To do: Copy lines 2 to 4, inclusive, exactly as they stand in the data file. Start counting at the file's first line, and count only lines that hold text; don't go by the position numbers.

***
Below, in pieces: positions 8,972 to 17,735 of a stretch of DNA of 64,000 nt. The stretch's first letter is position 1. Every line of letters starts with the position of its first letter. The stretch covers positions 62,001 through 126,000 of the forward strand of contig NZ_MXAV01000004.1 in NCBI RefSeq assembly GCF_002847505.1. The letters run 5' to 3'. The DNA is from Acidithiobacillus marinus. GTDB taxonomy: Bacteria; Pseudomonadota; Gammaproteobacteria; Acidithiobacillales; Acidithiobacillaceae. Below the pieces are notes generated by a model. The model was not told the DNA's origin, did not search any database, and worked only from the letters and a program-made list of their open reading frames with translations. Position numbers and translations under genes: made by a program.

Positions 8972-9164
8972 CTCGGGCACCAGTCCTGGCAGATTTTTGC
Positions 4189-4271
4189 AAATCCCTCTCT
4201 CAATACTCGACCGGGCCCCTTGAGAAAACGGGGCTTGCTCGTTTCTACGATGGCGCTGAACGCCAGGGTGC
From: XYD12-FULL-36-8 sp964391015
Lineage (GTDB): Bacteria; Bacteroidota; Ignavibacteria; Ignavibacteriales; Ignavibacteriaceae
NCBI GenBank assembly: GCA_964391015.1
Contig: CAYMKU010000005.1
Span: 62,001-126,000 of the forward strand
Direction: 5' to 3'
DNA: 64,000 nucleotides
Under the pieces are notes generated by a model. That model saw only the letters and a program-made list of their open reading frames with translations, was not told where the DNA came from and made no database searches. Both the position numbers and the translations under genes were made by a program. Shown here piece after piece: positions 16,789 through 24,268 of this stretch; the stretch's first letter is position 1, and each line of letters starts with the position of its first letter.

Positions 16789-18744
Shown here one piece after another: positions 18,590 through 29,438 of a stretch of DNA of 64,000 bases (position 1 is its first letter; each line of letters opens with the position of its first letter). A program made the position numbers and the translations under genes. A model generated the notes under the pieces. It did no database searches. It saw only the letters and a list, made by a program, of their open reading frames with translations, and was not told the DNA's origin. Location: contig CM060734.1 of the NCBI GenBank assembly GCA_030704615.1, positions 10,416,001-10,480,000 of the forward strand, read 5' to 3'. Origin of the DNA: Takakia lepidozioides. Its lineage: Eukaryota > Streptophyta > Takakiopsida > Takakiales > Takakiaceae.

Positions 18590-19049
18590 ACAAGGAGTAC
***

Positions 8972-9164
8972 CTCGGGCACCAGTCCTGGCAGATTTTTGC
Positions 4189-4271